It feels almost Victorian, like in an epistolary novel by Mary Shelley or Anne Brontë, to start corresponding with a complete stranger on a subject that’s apparently close to both our hearts. I‘m eager to learn what themes you will provide and I look forward to discussing them with you. Of course, at the same time there’s a strange twist to it. We write to each other but we also know that our correspondence will be made public, and therefore one tends to — or rather, I tend to — put a better foot forward. I mean, this is not without obligation
But anyhow, we are meant to begin this correspondence with a short introduction. I don’t have to mention my name as you already know it, just like my position —head of digital at VPRO. Rather than just stating the facts I think it’s more interesting to tell you how I see myself, what I identify with most. I mean, of course I am a son, a father, a brother, a husband, a friend, a workmate — these are the parts we can all more or less see ourselves in. But what makes me different? What defines my identity most of all?
The first word that springs to mind is journalist. Although nowadays I am much more a manager, a strategist and a policy maker, my background as a journalist still shines through in everything I do. It determines what questions I ask, how I view the world and which solutions I come up with for problems I encounter. Fifteen years of editorial work — as a freelancer first and later writing for de Volkskrant (business desk and correspondent in Brussels) - does shape you for life.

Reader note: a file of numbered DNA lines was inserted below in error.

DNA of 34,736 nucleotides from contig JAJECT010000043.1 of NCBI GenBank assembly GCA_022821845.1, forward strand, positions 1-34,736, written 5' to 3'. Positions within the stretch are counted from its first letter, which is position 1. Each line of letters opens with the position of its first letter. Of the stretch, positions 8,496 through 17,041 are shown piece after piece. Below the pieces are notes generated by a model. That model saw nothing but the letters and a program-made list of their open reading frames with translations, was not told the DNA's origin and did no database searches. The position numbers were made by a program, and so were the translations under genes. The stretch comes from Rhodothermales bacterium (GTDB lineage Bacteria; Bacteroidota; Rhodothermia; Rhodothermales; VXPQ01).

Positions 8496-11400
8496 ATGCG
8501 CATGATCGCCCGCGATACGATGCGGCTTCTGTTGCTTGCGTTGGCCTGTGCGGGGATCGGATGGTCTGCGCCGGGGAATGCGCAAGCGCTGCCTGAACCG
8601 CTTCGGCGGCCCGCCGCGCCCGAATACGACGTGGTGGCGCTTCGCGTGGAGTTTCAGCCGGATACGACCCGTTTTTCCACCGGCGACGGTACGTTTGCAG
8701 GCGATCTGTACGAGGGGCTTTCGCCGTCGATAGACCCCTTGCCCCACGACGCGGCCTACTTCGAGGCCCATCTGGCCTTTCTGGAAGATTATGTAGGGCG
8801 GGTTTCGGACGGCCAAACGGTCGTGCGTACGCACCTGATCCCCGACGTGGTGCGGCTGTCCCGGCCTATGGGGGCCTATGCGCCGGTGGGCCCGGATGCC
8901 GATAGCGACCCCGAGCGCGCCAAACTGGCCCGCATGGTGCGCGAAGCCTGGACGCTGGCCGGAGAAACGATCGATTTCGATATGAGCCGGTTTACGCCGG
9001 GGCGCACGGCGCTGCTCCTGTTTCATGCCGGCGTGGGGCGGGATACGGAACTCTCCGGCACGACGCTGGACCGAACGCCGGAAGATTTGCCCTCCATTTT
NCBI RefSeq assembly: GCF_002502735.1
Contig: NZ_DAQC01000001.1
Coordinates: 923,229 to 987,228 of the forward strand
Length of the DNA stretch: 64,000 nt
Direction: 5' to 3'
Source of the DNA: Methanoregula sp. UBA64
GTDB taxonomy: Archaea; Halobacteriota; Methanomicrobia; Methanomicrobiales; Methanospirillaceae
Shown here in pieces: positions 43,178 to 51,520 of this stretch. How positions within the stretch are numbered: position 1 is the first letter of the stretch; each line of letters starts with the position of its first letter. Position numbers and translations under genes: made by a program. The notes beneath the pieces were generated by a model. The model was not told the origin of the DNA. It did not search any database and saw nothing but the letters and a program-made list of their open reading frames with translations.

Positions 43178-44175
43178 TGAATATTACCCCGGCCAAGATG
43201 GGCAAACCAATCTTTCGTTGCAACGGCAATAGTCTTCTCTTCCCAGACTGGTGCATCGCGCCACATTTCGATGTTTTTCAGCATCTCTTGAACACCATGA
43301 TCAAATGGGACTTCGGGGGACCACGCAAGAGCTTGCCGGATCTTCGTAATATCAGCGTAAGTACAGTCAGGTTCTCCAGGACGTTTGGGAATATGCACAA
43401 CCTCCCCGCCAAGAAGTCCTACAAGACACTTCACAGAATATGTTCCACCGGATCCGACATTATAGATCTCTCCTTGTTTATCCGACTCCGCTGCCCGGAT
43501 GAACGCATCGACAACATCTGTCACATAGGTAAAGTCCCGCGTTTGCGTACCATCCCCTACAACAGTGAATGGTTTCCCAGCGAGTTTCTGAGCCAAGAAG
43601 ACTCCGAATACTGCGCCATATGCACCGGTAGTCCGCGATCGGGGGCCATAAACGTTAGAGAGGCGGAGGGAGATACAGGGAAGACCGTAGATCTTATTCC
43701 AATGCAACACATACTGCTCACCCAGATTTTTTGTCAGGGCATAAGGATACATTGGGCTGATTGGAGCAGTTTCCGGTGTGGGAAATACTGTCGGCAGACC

At the time — we’re talking the late nineties — I was stationed in Brussels and reported on the EU, NATO and Belgium, but in my own time I got involved in the online world. The strategic implications of this technological progress were far from distinct then, but it was already evident that the internet would profoundly change our trade and society in general. In 2003 I made it my profession as well, first as head of online at de Volkskrant, from 2010 as a freelance writer. advisor and teacher and since 2014 in my present job.
How do I observe technological progress now? Not just from the strategic mission that comes with my job, but explicitly also from the impact this progress has on our culture, our coexistence, our economy, our politics, our government. I feel it is very much a key task for public broadcasters to sketch the consequences, to explain developments and to ask questions. It is from that perspective that I look at our project "We Know How You Feel". What exactly does it mean when our thoughts and feelings will be out in the open? How does that change us? As an individual, in our relationships and in our social interactions?
I hope and expect this project will bring us interesting new insights.
Head of digital VPRO